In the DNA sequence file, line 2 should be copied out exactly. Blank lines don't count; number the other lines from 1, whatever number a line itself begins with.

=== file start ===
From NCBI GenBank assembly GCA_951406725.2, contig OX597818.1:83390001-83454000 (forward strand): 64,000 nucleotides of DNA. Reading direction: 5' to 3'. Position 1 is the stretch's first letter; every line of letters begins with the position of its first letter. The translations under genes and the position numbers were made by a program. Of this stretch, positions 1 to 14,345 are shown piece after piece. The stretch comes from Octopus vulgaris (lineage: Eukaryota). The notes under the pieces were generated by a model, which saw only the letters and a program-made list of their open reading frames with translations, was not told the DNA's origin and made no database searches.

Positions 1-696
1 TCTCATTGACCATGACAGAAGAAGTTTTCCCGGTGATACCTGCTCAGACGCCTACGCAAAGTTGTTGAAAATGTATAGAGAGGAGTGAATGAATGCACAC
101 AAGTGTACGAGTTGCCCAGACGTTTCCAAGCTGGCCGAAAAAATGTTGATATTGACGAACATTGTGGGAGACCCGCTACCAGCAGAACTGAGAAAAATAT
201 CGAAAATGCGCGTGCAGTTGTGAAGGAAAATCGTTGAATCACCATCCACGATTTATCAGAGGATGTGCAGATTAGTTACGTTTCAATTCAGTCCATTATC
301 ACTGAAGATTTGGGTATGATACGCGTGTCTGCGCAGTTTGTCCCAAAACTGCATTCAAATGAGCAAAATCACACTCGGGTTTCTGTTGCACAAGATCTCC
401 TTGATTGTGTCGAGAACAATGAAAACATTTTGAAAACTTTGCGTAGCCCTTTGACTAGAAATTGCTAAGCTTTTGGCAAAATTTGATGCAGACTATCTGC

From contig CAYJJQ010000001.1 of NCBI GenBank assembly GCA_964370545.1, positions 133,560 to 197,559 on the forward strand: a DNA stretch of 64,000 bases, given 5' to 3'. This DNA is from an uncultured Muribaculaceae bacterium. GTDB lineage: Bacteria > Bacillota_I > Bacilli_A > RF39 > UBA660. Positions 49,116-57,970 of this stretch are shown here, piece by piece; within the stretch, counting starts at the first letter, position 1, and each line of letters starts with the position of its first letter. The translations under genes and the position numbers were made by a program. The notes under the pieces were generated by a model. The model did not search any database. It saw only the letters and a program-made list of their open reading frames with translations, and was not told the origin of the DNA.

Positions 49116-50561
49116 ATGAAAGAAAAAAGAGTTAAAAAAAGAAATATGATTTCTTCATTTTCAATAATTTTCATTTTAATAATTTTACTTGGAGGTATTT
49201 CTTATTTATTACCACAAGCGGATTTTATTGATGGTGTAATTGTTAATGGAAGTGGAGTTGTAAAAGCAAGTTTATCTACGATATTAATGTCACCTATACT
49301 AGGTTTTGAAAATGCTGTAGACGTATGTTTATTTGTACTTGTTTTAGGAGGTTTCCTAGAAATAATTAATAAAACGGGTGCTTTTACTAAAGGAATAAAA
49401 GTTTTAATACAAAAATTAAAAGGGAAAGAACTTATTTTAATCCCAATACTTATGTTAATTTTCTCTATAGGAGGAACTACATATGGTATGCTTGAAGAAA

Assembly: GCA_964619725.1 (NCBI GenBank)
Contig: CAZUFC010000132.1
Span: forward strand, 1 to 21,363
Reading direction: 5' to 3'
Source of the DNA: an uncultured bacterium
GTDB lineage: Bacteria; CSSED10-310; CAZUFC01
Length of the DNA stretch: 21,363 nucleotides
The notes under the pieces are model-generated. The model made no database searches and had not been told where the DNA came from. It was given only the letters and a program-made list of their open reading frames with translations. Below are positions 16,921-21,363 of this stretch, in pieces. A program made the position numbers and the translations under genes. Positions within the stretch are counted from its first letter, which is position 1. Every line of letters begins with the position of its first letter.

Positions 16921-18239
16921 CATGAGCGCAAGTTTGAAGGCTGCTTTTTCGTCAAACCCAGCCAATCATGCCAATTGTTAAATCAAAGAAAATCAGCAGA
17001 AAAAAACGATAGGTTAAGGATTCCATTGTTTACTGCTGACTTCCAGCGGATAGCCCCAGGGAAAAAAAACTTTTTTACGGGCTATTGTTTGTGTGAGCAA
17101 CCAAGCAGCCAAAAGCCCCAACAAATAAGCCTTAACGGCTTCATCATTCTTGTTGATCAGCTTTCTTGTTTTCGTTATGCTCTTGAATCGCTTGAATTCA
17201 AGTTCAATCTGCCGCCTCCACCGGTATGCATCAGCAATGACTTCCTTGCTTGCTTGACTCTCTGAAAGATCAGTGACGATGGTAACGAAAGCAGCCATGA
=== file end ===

Positions 1-696